Angkor Wat

Sunrise at Angkor Wat, Siem Reap, Cambodia

You can’t think of Cambodia without thinking of the UNESCO World Heritage Site Angkor Wat. The very name stirs up romantic images of 19th century explorers hacking their way through thick jungle and stumbling upon an ancient lost city or perhaps more contemporarily Angelina Jolie swinging through the vine covered edifices in the movie “Tomb Raider”. The silhouette of the main complex is one of the most recognizable symbols of ancient architecture and a visit there is definitely a must do.

For many centuries the Angkor complex was the center of the Khmer kingdom. At its peak during the 9th to 14th centuries Angkor was by far the largest city on earth boasting of over one million inhabitants and far outclassing such upstarts like Paris and London. The entire Angkor complex, of which Angkor Wat is only a small part covers over 400 square kilometers. Some of the temples are being restored while others remain delightfully ramshackle.

It is surreal moving through ancient hallways and chambers where once only ancient kings were allowed to roam. In many places there are still remnants of gold leaf left on the magnificently well preserved frescoes. Access in many areas access is still wide open and you have to scramble up uneven and steep ancient stairways to the inner spaces. Although tourism at Angkor Wat has dramatically increased over the last decade there are still places and times where you can wander the wonder blissfully alone. It is impossible to visit here and not appreciate the ingenuity of the builders. It is also impossible to visit here and not feel a bit humbled.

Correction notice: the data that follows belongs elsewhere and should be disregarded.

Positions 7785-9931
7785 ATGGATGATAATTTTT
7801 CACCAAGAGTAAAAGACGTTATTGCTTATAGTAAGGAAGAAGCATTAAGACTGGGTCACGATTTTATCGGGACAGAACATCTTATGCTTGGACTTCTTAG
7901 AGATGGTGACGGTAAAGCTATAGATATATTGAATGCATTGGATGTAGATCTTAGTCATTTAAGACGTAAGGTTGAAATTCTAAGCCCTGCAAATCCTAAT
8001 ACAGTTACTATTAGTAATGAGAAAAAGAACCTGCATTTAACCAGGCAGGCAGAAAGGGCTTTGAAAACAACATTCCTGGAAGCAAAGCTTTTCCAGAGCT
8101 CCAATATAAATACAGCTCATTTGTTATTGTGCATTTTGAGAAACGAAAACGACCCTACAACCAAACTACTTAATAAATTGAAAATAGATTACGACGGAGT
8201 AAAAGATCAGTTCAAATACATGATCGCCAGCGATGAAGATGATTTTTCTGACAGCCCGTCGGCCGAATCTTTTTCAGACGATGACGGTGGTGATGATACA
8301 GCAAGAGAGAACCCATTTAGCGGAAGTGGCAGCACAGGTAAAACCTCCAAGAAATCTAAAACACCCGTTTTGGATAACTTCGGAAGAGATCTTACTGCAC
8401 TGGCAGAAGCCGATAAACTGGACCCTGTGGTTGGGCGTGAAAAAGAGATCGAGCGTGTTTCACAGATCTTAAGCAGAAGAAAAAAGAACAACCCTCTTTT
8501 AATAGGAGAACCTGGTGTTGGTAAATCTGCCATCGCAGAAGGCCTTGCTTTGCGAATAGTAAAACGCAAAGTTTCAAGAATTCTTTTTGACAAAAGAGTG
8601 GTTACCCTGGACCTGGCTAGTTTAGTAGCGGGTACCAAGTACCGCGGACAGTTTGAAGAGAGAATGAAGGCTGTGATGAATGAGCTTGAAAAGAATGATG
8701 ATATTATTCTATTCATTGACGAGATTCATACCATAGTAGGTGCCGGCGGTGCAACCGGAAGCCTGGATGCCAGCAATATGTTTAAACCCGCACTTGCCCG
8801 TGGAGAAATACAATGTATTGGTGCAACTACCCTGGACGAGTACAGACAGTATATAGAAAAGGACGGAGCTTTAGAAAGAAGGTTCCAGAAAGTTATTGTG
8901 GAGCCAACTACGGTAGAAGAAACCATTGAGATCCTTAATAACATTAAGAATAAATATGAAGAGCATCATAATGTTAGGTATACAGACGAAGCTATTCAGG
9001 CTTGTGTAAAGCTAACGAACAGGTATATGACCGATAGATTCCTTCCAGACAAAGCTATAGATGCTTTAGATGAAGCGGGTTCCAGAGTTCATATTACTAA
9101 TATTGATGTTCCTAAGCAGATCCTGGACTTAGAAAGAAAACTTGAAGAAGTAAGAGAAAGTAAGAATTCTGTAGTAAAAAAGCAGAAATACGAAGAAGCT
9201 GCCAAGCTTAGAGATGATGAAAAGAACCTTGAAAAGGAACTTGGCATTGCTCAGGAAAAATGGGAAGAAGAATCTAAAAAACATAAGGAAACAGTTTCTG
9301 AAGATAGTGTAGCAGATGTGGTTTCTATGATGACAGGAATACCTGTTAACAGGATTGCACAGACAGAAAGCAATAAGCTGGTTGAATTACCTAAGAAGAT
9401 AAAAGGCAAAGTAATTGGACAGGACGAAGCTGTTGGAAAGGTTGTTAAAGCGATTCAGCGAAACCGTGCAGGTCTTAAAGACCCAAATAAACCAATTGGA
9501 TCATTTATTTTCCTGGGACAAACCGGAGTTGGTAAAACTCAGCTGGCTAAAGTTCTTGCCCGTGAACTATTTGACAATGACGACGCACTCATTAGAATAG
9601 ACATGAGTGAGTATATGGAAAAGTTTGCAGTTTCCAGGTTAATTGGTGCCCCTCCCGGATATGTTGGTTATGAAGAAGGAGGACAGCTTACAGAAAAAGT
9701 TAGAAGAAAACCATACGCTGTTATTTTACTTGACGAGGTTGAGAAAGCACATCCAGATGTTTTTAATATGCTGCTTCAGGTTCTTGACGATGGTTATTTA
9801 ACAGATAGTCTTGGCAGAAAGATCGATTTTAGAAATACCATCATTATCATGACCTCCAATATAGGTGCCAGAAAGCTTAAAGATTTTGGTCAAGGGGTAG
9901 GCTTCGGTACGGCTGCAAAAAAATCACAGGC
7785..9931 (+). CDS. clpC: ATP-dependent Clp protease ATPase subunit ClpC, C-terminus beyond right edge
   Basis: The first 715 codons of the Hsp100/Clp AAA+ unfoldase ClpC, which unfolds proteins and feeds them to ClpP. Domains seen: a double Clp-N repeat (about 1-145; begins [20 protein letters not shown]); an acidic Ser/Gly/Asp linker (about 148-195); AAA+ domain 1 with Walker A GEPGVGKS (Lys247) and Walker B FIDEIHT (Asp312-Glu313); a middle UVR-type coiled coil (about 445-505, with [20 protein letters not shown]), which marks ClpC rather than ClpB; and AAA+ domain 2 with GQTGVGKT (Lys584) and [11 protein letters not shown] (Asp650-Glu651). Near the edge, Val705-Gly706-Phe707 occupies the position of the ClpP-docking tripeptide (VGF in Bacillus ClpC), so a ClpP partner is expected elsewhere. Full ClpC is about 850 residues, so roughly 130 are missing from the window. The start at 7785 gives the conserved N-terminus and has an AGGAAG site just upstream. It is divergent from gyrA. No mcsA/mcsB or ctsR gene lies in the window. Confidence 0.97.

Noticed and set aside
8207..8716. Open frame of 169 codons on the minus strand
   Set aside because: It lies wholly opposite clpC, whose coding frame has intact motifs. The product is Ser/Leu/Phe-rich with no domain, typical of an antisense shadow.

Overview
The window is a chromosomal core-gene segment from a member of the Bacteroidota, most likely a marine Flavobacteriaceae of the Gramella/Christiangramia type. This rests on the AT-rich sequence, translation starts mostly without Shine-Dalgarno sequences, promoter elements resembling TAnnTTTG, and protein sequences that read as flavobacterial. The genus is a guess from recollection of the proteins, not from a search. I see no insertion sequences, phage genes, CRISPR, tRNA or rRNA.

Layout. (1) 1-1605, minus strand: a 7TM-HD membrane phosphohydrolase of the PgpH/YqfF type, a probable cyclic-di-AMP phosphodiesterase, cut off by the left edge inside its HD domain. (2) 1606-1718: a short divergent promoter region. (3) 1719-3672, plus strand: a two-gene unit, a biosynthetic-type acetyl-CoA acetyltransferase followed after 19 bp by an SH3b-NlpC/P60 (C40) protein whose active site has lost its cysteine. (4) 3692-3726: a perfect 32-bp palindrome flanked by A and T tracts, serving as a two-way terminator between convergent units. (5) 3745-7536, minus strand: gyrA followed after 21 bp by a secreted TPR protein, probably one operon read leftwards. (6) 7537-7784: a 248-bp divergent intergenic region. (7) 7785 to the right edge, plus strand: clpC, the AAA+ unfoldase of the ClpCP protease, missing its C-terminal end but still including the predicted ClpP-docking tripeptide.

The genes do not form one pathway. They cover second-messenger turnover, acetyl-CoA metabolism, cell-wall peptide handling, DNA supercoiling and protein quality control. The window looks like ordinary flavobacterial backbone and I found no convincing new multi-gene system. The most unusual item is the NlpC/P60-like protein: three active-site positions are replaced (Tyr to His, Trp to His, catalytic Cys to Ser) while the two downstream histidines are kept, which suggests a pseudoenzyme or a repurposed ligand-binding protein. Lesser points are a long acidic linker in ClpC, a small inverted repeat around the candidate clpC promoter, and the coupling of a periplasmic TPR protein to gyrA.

Shiva Angkor Wat-0216

Apsaras Angkor Wat-1

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Author: Jonathan Look

In 2011 Jonathan Look decided to change his life and pursue adventures instead of comfort and possessions. His goal is to travel the world solo; one country at a time, one year at a time. To accomplish this he got rid of most of his possessions, packed up what little he saw as necessities and headed out. His goal is to spend ten years discovering new places, meeting new people and taking the time to learn about them, their values and their place on this tiny planet. He embraces the philosophy that says a person is the sum of their experiences and rejects the fraud of modern consumerism that makes people into slaves of their consumption. He doesn’t intend to be modern day ascetic, just more mindful of his place in the world and to make decisions according to that new standard.

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